Now, in fact, the Republicans are mounting a real attack on our democracy. But, as David Brooks has pointed out, it’s not about what happens before or during the vote but what happens afterwards. The GOP is trying to put their partisan hacks in charge of certifying the legitimacy of results. That’s the real threat, but instead Democrats are wasting energy and political capital focussing on the wrong problem.
For myself, when we’re passed the pandemic, I’d go back to expecting that everybody would vote in person on election day at a polling place. I know! I’m so horribly retro! I want to actually go back to a time — four long, long years ago — when that terribly repressive system elected those reactionaries Tony Evers, Mandela Barnes, Josh Kaul and Tammy Baldwin. Shame on me.
Postscript: Here’s my serious (and futile) argument for getting back to voting on election day: things change. The premise behind early voting is that everybody has made up their mind long before the actual date of the election. This discounts the idea that developments in a campaign — like a turn of events or a revelation about a candidate’s character or a new policy position — can change voters’ minds in the last couple of weeks before an election. It also short-changes local races. A voter has a lot of information about top-of-the-ballot races, but little about races like state representative and senator. Typically, those campaigns wait until the last couple of weeks to spend what money they have on contacting voters.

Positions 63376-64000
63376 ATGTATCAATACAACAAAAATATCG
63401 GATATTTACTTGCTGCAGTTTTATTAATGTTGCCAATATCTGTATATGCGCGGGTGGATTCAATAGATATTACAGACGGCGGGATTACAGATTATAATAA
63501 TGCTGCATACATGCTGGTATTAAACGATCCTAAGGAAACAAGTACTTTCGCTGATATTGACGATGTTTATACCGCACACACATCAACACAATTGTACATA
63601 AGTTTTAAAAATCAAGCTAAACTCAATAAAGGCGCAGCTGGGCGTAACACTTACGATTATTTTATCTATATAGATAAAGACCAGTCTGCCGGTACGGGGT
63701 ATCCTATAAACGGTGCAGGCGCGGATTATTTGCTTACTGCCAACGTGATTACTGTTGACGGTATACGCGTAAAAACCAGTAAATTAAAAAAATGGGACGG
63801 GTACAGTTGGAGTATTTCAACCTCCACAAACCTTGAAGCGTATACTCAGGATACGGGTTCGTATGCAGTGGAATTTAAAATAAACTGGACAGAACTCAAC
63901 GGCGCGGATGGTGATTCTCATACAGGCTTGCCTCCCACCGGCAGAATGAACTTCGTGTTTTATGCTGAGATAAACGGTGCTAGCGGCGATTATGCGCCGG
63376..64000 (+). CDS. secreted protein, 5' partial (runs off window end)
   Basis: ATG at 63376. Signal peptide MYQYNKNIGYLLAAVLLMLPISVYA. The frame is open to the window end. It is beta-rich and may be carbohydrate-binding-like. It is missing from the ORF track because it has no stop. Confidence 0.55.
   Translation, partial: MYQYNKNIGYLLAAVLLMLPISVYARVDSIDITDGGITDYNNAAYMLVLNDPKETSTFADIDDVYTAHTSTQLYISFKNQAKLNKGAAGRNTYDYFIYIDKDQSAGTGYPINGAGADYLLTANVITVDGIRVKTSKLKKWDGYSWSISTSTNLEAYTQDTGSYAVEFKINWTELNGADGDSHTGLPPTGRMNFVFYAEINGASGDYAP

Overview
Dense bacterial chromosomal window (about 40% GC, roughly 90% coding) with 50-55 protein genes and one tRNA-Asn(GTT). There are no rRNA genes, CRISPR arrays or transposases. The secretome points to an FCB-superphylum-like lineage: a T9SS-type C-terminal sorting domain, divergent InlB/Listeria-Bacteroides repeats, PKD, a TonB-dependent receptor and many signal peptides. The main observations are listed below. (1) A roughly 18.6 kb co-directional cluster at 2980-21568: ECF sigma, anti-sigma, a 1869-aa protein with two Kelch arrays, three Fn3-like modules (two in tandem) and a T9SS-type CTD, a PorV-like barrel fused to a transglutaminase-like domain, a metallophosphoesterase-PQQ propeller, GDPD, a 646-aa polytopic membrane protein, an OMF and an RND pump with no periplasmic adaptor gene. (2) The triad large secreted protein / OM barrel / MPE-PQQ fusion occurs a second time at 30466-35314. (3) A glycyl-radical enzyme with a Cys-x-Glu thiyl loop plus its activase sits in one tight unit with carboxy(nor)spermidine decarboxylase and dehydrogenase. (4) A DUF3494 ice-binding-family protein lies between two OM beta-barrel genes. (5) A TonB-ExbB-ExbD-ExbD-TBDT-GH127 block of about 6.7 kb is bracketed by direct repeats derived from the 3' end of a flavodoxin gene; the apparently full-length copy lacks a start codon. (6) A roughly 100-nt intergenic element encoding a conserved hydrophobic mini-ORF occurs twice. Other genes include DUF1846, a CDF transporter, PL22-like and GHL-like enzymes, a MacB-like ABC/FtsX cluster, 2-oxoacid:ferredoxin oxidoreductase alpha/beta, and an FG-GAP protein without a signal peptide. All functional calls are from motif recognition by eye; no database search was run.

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4 thoughts on “Dems Over-react on Drop Box Ruling”
This issue has a number of levels. On the legal level, that which is not prohibited is permitted. I’m not sure why that concept needs to be politicized. If there is a need to ban drop boxes, that should be done through a legislative process and discussed in public on its merits, not a court case, especially in Wisconsin where the Supreme Court acts like the supreme legislature. (Conservatives used to say things like this.).
On a practical level, making absentee voting available to all made a ton of sense and became well established practice even before Covid. That’s hardly a hard left concept. It’s much easier to process and manage ballots as they dribble in over say, a couple of weeks, than it is to manage a big rush. I’ve been a voter and a poll worker. Trying to do election day registrations is tough and people like to register and vote on the same trip. Peak loads results in long lines and potential error. They place a burden on the voter and and the poll worker. And I’ve noticed that the lines tend to be in urban areas.
Municipalities, which handle elections, are much more resource constrained than they were before state revenue sharing and state-imposed limits on property tax rates. Putting resources into elections and having good policies in place is worth fighting about.
“Votes cast by mail are less likely to be counted, more likely to be compromised and more likely to be contested than those cast in a voting booth.
2005 Commission on Federal Election Reform report concluded: “THERE IS A BIPARTISAN CONSENSUS THAT VOTING BY MAIIL, WHATEVER ITS IMPACT, IS MORE EASILY ABUSED THAN OTHER FORMS […] ABSENTEE BALLOTS REMAIN THE LARGEST SOURCE OF POTENTIAL VOTER FRAUD” (bolds/caps/italics mine)
Source: The bedrock Conservative New York Times